FIVE MYTHS ABOUT THE PILGRIMS

Thanksgiving is a week from today, and in keeping with a time-honored custom dating to 2013, I am bombarding you with posts on the history of Thanksgiving.  Most of them draw to some degree from my book The First Thanksgiving: What the Real Story Tells Us about Loving God and Learning from History.  Below is an essay that originally appeared in the Washington Post.  The Post runs a regular feature each Sunday identifying popular myths about some misunderstood individual or event.  I sketched out a long list of possibilities for the editor, and she chose the five that made it into print.

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Five Myths about the Pilgrims:

When it comes to historical memory, the old saying that you can’t choose your relatives is just plain wrong. Americans have chosen the Pilgrims as honorary ancestors, and we tend to see their story as inseparable from the story of our nation, “land of the Pilgrims’ pride.” We imagine these honorary Founders as model immigrants, peace-loving and pioneers in the democratic experiment. We have burdened them with values they wouldn’t have recognized, and shrouded their story with myth. Here are five of the most common myths about the Pilgrims.

“The Landing of the Pilgrims,” Henry A. Bacon, 1877. Although William Bradford’s history makes clear that there were no females among the initial landing party at Plymouth in December 1621, this imaginative recreation includes several and also gives credence to a local tradition that teenager Mary Chilton was the first Pilgrim to come ashore. Note as well that the beach at Plymouth is predominantly sandy, not rocky as the artist suggests.

“The Landing of the Pilgrims,” Henry A. Bacon, 1877.

1) The Pilgrims landed at Plymouth Rock. If you visit Plymouth today, you’ll find a distinctive rock about the size of your living-room sofa embedded in the sandy beach, sheltered by a classical Greek portico and labeled with a sign erected by the Commonwealth of Massachusetts proclaiming,”Plymouth Rock: Landing Place of the Pilgrims.” It’s not hard to picture simple English folk huddled on that rock, envisioning through eyes of faith the great nation that would spring from their humble beginning. Except that’s probably not what happened. We “know” the location of the Pilgrims’ landing because in 1741 -121 years after the Pilgrims arrived – a 15-year-old boy overheard 95-year-old Thomas Faunce relate that his father, who came to Plymouth three years after the Mayflower, told him that he’d been told by unnamed persons that the landing occurred there. Curiously, William Bradford never mentioned Plymouth Rock in his history “Of Plymouth Plantation,” and if the expedition landed there he seems not to have noticed.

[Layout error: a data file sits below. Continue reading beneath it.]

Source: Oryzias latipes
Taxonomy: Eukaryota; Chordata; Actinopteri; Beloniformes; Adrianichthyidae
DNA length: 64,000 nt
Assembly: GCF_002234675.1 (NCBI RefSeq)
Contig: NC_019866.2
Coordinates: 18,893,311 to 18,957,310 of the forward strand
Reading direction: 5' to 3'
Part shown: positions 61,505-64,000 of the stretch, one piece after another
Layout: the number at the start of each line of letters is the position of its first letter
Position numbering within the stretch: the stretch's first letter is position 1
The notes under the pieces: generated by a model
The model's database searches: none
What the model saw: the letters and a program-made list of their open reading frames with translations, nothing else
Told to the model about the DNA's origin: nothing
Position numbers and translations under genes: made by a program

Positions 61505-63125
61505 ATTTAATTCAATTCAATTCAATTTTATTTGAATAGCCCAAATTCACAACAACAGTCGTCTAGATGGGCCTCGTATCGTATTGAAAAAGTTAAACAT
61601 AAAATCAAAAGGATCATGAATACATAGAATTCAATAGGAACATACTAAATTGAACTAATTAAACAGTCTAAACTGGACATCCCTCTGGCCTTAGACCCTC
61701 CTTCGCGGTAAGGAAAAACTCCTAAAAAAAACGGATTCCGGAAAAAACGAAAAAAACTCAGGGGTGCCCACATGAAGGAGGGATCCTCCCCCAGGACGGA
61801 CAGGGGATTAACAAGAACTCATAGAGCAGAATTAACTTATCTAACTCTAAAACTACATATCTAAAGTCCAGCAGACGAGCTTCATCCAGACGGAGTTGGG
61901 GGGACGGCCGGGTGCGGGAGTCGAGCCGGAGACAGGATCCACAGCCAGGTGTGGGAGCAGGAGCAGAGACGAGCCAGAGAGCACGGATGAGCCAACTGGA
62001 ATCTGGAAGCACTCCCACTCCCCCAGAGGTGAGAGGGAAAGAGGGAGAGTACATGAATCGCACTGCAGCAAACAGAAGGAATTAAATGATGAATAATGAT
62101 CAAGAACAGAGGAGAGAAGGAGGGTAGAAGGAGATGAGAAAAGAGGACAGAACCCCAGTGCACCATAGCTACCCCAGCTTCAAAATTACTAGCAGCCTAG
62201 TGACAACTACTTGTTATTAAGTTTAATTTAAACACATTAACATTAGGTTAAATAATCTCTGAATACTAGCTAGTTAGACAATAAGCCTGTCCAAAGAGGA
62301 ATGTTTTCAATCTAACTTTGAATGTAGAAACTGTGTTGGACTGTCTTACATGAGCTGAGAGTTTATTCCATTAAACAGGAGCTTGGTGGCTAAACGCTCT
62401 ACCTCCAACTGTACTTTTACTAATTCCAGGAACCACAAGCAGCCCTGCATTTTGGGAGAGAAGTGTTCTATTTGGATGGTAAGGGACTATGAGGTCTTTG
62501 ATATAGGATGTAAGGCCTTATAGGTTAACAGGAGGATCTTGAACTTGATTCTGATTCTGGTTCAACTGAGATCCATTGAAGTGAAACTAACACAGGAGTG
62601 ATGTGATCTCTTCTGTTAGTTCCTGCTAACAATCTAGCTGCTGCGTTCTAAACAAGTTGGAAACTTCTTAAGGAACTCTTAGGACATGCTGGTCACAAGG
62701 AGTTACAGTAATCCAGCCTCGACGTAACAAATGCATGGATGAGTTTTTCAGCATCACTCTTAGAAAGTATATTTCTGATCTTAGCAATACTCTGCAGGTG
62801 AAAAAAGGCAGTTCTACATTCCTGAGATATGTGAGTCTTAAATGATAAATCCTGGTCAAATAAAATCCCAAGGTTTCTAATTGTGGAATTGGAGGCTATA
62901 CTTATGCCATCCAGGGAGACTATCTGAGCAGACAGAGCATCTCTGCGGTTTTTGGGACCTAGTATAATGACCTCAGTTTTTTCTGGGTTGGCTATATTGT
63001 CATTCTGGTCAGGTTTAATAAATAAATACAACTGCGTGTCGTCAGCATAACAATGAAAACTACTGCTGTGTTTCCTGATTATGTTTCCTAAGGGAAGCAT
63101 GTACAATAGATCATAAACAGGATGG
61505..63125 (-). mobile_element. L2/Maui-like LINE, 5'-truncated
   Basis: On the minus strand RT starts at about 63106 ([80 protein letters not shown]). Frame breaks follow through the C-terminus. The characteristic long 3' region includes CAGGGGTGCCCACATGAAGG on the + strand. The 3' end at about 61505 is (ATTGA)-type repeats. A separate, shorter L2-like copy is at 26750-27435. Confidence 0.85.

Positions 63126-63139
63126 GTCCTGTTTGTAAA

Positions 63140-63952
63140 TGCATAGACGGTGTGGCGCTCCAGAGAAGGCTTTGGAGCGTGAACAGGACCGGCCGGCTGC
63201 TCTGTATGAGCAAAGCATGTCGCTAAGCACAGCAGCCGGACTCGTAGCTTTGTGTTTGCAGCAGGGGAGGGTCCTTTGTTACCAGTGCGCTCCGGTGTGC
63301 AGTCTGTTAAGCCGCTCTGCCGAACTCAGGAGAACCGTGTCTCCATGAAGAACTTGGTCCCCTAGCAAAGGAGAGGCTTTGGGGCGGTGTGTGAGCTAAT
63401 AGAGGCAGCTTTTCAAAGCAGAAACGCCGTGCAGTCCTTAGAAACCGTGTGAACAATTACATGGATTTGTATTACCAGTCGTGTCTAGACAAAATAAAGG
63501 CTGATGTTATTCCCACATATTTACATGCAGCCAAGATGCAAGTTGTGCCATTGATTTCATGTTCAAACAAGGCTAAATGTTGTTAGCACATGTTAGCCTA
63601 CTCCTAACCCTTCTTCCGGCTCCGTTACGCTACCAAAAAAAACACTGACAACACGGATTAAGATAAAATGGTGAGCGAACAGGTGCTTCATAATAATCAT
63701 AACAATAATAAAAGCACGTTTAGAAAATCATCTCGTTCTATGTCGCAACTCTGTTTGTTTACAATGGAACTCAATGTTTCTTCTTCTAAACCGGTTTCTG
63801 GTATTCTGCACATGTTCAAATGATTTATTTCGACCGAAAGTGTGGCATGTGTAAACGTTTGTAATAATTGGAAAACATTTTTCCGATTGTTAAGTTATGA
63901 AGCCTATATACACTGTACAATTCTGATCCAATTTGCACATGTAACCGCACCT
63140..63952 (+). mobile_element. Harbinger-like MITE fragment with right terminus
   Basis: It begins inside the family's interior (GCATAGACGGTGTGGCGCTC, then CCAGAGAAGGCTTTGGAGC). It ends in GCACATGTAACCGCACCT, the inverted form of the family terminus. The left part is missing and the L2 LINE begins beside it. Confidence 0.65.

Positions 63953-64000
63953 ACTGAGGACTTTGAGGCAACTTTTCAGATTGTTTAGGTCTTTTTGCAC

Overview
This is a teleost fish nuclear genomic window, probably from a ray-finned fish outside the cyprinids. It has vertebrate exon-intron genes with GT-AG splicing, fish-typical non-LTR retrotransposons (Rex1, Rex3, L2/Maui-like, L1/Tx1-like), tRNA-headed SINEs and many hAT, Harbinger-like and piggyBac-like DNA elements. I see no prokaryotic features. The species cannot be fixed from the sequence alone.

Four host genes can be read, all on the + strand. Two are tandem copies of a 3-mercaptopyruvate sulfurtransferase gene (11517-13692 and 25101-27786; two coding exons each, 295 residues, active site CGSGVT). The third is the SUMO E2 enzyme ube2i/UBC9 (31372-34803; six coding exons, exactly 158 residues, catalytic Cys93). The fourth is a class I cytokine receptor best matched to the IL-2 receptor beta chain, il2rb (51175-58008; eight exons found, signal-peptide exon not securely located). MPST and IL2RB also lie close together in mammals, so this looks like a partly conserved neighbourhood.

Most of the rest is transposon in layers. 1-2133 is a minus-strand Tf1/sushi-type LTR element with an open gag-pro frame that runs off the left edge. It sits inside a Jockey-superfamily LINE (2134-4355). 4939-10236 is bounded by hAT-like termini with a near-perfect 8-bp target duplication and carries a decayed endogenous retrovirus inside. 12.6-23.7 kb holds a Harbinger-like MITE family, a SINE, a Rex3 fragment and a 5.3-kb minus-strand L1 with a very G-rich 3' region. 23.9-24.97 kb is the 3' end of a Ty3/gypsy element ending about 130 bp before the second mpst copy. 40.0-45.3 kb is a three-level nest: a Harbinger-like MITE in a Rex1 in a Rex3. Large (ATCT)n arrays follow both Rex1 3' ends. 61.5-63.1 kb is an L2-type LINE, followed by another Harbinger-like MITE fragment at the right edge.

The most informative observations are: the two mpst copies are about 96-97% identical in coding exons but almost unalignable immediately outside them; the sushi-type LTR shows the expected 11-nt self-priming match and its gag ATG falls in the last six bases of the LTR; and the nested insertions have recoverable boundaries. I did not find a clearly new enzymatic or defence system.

“Departure of the Pilgrims from Delft Haven,” Charles Lucy, 1847

“Departure of the Pilgrims from Delft Haven,” Charles Lucy, 1847

2). The Pilgrims came to America in search of religious freedom. It’s fair to say that the Pilgrims left England primarily to find religious freedom, but that’s not the primary motive that propelled them to North America. Remember that the Pilgrims went first to Holland, settling eventually in the city of Leiden. There they encountered a religious tolerance almost unheard of in that day and age, and Bradford and Edward Winslow both wrote glowingly of their experience. In Leiden, God had allowed them, in Bradford’s estimation, “to come as near the primitive pattern of the first churches as any other church of these later times.” God had blessed them with “much peace and liberty,” Winslow echoed. If a longing for religious freedom had compelled them, they likely never would have left. But while they cherished the freedom of conscience they enjoyed in Leiden, the Pilgrims had two major complaints: they found it a hard place to maintain their English identity, and an even harder place to make a living. In North America they hoped to live by themselves, enjoy the same degree of religious liberty, and earn a “better and easier” living.

The First Thanksgiving--Jean Louis Ferris

The “First Thanksgiving”–Jean Louis Ferris

3)  The Pilgrims’ autumn celebration in 1621 was the First Thanksgiving. No one seriously believes that the Pilgrims were the first to stop and thank their Creator for a bountiful harvest. Native Americans had a long tradition of thanksgiving celebrations. The Algonquian people, for example, participated in regular ceremonies linked to the crop cycle, while the nearby Wampanoag annually celebrated the first harvest of the new season with a “strawberry thanksgiving.” Europeans who arrived in North America prior to the Pilgrims likely also engaged in such observances. There is evidence of a thanksgiving service held in 1564 near present-day Jacksonville, Florida by French Huguenots-at a time when only two of the Pilgrims had even been born. The very next year Spanish documents refer to a thanksgiving mass celebrated at St. Augustine by conquistadores (who would soon slaughter the nearby Huguenots). Texas historians insist that Spanish colonists celebrated thanksgiving with the Manso Indians near present-day El Paso in 1598, not early enough to beat out Florida but still a generation before the celebration in Massachusetts. Among English settlers, there is evidence of a thanksgiving celebration in 1607 at a short-lived colony on the coast of Maine, and of two others among Virginia colonists in 1610 and 1619. More importantly, if the Pilgrims’ 1621 celebration was far from the first Thanksgiving, from the Pilgrims’ perspective it was not a Thanksgiving at all, but rather a kind of autumn harvest festival. As the Pilgrims understood it, a genuine Thanksgiving was a solemn observance to be observed irregularly, a “holy day” devoted to worship in acknowledgment of a specific, extraordinary blessing from the Lord.